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|4 Nov. 1584||PETER OSBORNE|
|6 Nov. 1588||EDWARD COKE|
|1593||THOMAS KNYVET II|
|22 Sept. 1597||FRANCIS HARVEY II|
|2 Oct. 1601||MARTIN STUTTEVILLE|
Aldeburgh was incorporated in 1547 and was governed by two bailiffs assisted by ‘the twelve’ and ‘the twenty-four’. The Duke of Norfolk was lord of the borough, and presumably it was he who secured its enfranchisement in 1571. Its right to return Members was challenged in the House and referred to the returns committee, 6 Apr. 1571.1 Parliamentary election indentures were made between the sheriff and the bailiffs, whose names were given on the returns.2
The Duke of Norfolk’s influence is obvious at the 1571 election, Roger Woodhouse being a Norfolk gentleman related to the Howards, and Robert Higford a household servant of the Duke. After 1571 the Howards may still have controlled at least one seat for a time, although Philip, Earl of Arundel, who seems, on coming of age in 1578, to have succeeded his father at Aldeburgh, was never as influential in East Anglia as Norfolk had been. In 1572, when Norfolk was in the Tower, Francis Beaumont, a Leicestershire lawyer, took the senior seat. His patron is not evident, but he was well connected, being a brother-in-law of the 3rd Lord Vaux, and may have been returned through Howard influence. Charles Seckford, the junior Member for 1572, was a courtier, related by marriage to the Howards, and he too may have owed his nomination to Howard influence, although it seems more likely that he relied on the local prestige of his uncle Thomas Seckford I, master of requests, whose estate at Woodbridge was about 15 miles from Aldeburgh.
After 1572 at least one seat went to a townsman or a local gentleman. Only one Member, however, Francis Harvey II, in 1597, appears to have been entirely unconnected with East Anglia: he was a Northamptonshire man, heir of a duchy of Lancaster official, and a barrister of the Middle Temple who later became a judge. Unless he held some legal office at Aldeburgh, he must presumably have relied on a court connexion for his seat. In most other cases local influence would have been sufficient to gain election. John Foxe (1584), William Bence (1593) and Francis Johnson (1597) were townsmen. Edward Coke was by 1589 holding legal offices in both Ipswich and Norwich, and may also have been of counsel to Aldeburgh: in any case he was married to Bridget Paston, of a well known East Anglian family, and had a house at Huntingfield, ten miles from Aldeburgh. It looks as though the Woodhouses of Kimberley, Norfolk, who provided one of the original Members in 1571, may have taken over some of the Howard patronage at Aldeburgh. Thomas Knyvet II (1593) and Francis Corbet (1601) were both related to this family, though Corbet, a Norfolk gentleman, possibly owed his election to Edward Coke, a close friend of his father Sir Miles Corbet. The return described Francis as ‘son of Sir Miles’.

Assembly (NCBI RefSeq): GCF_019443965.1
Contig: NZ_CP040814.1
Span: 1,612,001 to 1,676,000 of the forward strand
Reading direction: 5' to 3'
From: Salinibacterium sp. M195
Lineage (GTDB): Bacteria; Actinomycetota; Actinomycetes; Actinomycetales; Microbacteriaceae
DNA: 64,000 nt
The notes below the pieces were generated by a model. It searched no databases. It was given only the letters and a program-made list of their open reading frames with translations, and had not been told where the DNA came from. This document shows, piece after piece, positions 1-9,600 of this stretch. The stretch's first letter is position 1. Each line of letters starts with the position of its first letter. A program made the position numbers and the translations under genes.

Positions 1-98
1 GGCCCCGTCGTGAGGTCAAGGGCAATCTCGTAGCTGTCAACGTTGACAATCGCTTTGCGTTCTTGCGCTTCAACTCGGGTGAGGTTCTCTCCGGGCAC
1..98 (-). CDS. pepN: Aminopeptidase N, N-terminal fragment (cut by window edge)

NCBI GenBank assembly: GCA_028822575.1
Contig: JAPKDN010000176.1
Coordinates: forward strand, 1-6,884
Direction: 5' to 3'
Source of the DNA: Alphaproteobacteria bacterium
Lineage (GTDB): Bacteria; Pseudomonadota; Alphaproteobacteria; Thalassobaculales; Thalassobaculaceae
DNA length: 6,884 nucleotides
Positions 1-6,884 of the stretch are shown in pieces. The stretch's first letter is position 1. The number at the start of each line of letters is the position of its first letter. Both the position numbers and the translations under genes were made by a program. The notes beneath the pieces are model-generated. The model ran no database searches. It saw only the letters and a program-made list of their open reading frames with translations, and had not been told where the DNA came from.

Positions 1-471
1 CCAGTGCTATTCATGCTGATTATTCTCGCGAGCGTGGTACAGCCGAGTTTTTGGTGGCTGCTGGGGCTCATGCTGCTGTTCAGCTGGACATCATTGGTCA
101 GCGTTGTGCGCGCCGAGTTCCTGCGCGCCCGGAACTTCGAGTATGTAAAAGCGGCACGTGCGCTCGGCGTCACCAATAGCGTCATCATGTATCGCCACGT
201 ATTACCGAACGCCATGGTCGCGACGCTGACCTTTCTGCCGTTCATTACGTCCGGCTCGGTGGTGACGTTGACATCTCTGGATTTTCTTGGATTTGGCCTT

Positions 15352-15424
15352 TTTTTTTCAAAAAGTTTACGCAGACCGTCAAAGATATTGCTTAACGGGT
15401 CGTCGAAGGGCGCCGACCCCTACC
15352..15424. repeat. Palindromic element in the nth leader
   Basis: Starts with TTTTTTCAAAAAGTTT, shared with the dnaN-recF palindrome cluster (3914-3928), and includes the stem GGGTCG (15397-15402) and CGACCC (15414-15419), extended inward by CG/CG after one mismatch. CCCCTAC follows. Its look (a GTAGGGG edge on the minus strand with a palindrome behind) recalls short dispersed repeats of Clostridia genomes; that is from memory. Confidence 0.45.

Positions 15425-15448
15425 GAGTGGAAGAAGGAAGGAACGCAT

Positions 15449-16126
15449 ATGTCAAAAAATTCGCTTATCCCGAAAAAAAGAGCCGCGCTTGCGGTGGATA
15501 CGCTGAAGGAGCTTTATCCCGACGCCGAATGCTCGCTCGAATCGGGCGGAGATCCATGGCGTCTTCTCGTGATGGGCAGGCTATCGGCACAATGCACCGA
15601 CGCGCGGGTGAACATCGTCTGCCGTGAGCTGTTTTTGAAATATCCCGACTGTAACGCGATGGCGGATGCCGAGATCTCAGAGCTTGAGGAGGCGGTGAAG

Peter Osborne, the Exchequer official who represented the borough in 1584 and 1586, had earlier sat for Horsham, where the Duke of Norfolk must presumably have been his patron: however, he is not known to have had any connexion with the Howards, and it seems likely that Sir William Cecil had asked Norfolk for a nomination in 1563. On balance, Cecil was also probably responsible for Osborne’s return at Aldeburgh. In 1586 Osborne shared the Aldeburgh representation with Edmund Bell, a Norfolk gentleman who may already have been his son-in-law, and whose father, Sir Robert, had earlier been a baron of the Exchequer. It is not known how Martin Stutteville (1601), a West Suffolk gentleman, obtained his senior seat at Aldeburgh. He had been a contemporary of Francis Curbet’s, his fellow-Member, at Cambridge and Lincoln’s Inn.